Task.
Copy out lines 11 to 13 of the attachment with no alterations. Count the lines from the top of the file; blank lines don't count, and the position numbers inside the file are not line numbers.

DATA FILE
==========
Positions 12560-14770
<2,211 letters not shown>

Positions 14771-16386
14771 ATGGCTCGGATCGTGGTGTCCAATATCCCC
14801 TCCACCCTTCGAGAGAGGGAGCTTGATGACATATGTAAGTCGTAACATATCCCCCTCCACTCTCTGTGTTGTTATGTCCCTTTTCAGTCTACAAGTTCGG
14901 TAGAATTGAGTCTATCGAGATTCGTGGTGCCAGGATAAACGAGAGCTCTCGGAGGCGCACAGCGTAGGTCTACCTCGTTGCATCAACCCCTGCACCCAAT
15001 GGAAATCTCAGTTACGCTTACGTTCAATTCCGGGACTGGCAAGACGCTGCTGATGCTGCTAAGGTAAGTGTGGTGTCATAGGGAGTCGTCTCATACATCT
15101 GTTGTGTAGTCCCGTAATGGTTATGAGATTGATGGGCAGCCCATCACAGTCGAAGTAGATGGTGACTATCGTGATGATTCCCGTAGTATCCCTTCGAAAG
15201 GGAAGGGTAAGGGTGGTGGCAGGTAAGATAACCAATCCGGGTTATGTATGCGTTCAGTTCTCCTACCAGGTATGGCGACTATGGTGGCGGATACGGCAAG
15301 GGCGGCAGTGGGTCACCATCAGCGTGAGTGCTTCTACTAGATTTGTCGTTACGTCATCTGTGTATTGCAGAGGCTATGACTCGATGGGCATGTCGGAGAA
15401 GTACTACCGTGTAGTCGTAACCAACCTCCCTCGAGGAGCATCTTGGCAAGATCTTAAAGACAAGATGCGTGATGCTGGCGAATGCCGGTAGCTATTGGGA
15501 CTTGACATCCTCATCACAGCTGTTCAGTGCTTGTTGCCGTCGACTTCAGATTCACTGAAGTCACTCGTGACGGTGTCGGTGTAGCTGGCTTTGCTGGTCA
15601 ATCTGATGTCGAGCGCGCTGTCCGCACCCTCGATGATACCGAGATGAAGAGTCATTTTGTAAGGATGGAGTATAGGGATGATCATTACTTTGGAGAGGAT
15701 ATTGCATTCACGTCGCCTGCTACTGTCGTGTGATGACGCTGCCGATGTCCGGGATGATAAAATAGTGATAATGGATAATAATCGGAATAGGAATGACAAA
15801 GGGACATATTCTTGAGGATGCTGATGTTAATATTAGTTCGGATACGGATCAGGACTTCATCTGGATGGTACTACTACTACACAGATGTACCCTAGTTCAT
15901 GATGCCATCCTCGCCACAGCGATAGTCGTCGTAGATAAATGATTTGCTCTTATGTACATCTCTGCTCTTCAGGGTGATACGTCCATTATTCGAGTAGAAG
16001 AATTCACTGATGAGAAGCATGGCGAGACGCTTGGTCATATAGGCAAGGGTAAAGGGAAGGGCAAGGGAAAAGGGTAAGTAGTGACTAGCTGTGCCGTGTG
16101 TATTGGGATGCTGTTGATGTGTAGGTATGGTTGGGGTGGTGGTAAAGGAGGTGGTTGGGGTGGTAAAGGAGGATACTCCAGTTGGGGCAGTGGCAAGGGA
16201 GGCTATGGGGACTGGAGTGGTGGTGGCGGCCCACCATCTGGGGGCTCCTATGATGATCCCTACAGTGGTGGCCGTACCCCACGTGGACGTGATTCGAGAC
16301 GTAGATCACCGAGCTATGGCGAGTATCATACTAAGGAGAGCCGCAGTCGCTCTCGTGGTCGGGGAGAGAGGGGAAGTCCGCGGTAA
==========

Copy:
15401 GTACTACCGTGTAGTCGTAACCAACCTCCCTCGAGGAGCATCTTGGCAAGATCTTAAAGACAAGATGCGTGATGCTGGCGAATGCCGGTAGCTATTGGGA
15501 CTTGACATCCTCATCACAGCTGTTCAGTGCTTGTTGCCGTCGACTTCAGATTCACTGAAGTCACTCGTGACGGTGTCGGTGTAGCTGGCTTTGCTGGTCA
15601 ATCTGATGTCGAGCGCGCTGTCCGCACCCTCGATGATACCGAGATGAAGAGTCATTTTGTAAGGATGGAGTATAGGGATGATCATTACTTTGGAGAGGAT